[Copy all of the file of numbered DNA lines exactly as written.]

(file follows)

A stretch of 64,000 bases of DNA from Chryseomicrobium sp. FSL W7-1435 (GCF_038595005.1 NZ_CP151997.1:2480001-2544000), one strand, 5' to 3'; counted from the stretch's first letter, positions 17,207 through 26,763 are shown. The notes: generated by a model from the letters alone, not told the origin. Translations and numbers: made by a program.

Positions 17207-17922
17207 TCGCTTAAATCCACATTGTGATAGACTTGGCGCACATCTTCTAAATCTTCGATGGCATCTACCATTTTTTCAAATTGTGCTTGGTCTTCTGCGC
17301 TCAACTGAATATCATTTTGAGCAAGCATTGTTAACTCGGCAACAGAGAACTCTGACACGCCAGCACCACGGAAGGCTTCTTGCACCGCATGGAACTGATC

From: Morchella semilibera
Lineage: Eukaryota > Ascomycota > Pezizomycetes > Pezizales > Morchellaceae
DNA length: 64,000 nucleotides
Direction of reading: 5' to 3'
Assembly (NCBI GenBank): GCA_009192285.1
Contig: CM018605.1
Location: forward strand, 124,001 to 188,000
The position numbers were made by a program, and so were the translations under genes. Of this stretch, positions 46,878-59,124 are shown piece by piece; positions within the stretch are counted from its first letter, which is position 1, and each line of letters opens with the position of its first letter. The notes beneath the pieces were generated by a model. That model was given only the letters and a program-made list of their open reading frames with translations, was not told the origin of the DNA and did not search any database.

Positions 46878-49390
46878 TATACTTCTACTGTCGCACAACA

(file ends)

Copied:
A stretch of 64,000 bases of DNA from Chryseomicrobium sp. FSL W7-1435 (GCF_038595005.1 NZ_CP151997.1:2480001-2544000), one strand, 5' to 3'; counted from the stretch's first letter, positions 17,207 through 26,763 are shown. The notes: generated by a model from the letters alone, not told the origin. Translations and numbers: made by a program.

Positions 17207-17922
17207 TCGCTTAAATCCACATTGTGATAGACTTGGCGCACATCTTCTAAATCTTCGATGGCATCTACCATTTTTTCAAATTGTGCTTGGTCTTCTGCGC
17301 TCAACTGAATATCATTTTGAGCAAGCATTGTTAACTCGGCAACAGAGAACTCTGACACGCCAGCACCACGGAAGGCTTCTTGCACCGCATGGAACTGATC

From: Morchella semilibera
Lineage: Eukaryota > Ascomycota > Pezizomycetes > Pezizales > Morchellaceae
DNA length: 64,000 nucleotides
Direction of reading: 5' to 3'
Assembly (NCBI GenBank): GCA_009192285.1
Contig: CM018605.1
Location: forward strand, 124,001 to 188,000
The position numbers were made by a program, and so were the translations under genes. Of this stretch, positions 46,878-59,124 are shown piece by piece; positions within the stretch are counted from its first letter, which is position 1, and each line of letters opens with the position of its first letter. The notes beneath the pieces were generated by a model. That model was given only the letters and a program-made list of their open reading frames with translations, was not told the origin of the DNA and did not search any database.

Positions 46878-49390
46878 TATACTTCTACTGTCGCACAACA